Sweden Brings Back Memories

Friday, December 3rd, 2010

I’m on a plane back from Sweden after picking up my new (used) Ultra 2 from the guys at Camera Center in Gothenburg (shout out to Paul Blomgren, Hans Johansson, Michael Petersen, Richard, Michelle & Christian). Since I was already going there to evaluate the gear I figured I should make a trip out of it… so my wife and I found sitters for the kids and off we went. After a couple days in Stockholm we headed off to a resort in the mountains. Unfortunately it was off season, so the cool stuff we really wanted to do (like Dog Sledding, Snow Mobiling, etc) wasn’t in full swing yet.

It did however remind me of my experience with Steadicam and Snow Mobiles while working on an H&R Block commercial in Whistler, Vancouver. Working on a ski slope is challenging enough, but moving the camera is a who other ball of wax.

The most important factor to keep in mind while working on a ski slope is the “slope.” This has a huge impact on the orientation of your socket block, and whether the arm & rig are working with you or against you. If you trim the block for driving downhill, the rig is going to be unruly while driving back uphill for your reset. Especially when everyone wants a fast reset, and your not only trying to hold onto the rig, but holding onto the snow mobile for dear life.

Of course, its terribly difficult to adjust the socket block quickly with gloves on, the rig on the arm, and in the few seconds available. In retrospect, a rig that would quickly allow for gross adjustment to the orientation of the Garfield mount would have been a lifesaver.

The next challenge is the snow. This is where rain gear, or my favorite choice in water protection, stretch wrap, comes into play. This is a great, inexpensive solution. Skip the stuff sold for food… that stuff is often more expensive (since its made for working with food) and doesn’t offer a convenient applicator for use in the field. I prefer the stuff sold for packing. You can get it a Home Depot or Lowes (in the moving section). It comes with a great applicator, and its easy to fit in a case or bag. It goes on fast and cuts off quickly.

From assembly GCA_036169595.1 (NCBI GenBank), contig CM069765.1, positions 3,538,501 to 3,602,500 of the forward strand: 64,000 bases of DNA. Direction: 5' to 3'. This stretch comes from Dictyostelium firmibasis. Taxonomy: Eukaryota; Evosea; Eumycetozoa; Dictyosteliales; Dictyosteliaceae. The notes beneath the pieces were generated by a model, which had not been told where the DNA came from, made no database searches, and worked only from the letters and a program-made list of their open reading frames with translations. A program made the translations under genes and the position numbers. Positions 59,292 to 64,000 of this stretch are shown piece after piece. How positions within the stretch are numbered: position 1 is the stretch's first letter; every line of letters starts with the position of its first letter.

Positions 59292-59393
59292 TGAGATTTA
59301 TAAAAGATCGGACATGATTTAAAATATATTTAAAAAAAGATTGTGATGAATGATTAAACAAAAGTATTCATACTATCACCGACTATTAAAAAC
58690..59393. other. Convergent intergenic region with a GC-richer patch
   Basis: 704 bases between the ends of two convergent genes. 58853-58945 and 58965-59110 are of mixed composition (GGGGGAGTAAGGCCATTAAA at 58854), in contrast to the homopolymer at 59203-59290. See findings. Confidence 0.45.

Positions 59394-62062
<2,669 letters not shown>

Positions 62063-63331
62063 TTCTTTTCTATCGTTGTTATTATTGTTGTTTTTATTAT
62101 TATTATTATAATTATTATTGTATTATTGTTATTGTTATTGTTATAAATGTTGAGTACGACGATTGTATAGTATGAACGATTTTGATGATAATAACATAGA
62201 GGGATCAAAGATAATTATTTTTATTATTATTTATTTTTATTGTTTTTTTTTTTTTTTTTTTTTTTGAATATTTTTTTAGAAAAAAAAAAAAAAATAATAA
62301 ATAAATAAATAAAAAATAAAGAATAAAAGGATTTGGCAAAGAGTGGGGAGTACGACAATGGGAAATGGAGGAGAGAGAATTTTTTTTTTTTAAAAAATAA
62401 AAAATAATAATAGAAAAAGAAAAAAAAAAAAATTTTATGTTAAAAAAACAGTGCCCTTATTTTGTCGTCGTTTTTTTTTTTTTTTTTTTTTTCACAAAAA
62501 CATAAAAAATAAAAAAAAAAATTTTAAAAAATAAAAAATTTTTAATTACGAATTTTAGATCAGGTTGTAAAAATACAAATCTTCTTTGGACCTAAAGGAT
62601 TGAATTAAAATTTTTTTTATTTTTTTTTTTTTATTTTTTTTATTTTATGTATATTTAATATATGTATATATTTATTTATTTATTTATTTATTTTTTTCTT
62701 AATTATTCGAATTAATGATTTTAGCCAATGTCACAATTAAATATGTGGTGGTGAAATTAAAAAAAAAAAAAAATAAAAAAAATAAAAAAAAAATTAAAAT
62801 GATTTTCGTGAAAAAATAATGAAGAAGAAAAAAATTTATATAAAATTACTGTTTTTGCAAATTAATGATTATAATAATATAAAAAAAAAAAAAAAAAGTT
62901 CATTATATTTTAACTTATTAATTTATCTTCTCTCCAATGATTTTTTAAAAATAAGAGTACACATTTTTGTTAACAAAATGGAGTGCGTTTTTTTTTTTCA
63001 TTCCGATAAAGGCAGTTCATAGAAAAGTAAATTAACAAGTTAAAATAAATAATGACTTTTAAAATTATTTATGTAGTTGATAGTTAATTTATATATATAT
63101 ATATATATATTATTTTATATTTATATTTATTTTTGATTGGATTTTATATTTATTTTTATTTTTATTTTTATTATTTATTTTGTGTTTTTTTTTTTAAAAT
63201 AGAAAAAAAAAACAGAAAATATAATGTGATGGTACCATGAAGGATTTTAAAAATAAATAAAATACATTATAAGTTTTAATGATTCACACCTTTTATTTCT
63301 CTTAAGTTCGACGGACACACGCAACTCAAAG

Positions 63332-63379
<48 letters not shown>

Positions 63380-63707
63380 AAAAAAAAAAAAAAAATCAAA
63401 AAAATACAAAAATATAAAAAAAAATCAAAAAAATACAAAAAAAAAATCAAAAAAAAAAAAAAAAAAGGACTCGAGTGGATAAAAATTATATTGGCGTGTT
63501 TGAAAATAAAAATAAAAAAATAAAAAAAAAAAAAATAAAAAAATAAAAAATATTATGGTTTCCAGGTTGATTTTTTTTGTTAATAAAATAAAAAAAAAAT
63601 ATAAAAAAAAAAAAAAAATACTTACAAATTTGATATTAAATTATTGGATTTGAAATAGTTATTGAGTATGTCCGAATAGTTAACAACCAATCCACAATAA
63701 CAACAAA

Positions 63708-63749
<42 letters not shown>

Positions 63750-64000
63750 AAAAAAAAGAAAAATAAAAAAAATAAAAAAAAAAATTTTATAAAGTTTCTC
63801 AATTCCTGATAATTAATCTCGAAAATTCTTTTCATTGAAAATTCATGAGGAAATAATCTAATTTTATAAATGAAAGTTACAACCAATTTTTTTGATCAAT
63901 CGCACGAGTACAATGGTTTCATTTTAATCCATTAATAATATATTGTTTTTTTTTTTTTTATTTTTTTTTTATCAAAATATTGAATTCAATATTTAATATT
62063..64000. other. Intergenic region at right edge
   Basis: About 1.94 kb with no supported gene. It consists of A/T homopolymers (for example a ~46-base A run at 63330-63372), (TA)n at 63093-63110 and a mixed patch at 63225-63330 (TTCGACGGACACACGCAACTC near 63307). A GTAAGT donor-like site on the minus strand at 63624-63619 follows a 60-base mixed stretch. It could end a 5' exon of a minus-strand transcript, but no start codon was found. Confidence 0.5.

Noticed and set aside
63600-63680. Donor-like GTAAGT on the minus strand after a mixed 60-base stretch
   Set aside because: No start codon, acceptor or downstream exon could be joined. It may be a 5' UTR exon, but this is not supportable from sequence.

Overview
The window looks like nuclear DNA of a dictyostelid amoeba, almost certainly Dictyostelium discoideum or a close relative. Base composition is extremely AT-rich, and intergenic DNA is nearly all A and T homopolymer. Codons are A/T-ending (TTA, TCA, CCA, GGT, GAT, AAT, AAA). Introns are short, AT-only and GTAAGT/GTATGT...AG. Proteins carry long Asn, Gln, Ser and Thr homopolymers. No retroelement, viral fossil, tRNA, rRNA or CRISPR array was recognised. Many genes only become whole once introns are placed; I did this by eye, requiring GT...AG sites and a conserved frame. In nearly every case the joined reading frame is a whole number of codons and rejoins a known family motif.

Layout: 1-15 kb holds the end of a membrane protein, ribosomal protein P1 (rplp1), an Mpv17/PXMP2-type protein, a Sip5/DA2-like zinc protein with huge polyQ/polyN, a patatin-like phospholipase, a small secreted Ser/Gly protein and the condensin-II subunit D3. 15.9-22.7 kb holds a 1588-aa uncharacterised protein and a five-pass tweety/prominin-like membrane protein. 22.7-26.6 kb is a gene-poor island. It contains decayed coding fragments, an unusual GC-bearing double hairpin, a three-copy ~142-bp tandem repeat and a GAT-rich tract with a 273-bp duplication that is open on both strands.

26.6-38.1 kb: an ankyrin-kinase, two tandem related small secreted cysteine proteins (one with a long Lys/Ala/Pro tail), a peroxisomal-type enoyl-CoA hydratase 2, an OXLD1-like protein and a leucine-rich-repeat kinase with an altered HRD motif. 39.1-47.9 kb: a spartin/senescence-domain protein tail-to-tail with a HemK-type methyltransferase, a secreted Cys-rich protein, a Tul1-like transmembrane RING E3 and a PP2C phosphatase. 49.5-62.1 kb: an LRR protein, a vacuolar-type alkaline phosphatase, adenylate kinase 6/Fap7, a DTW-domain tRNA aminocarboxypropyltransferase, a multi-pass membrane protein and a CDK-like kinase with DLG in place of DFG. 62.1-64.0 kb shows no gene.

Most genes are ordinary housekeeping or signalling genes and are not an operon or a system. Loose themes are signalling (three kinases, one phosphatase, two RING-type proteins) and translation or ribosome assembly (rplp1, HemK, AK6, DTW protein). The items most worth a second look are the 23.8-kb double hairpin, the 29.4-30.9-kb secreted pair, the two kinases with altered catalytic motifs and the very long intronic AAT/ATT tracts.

Finally, the last tip (which really applies to all vehicle scenarios), is communication. Make sure you have some open line off communication with the driver. A walkie-talkie is NO GOOD. That requires you to push a button. This is difficult when both of your hands are on the rig. You need a duplex solution that lets you communicate live with, at the very least, the driver. A cell-phone with an ear-bud is a cheap solution… but there are others out there if you have some money to spend!

So, with that, back to watching “Blades of Glory” on my 8 hour flight and keeping my fingers crossed that all the gear makes it onto the baggage carousel when I land. Good luck with all of you vehicle work… Keep Safe!

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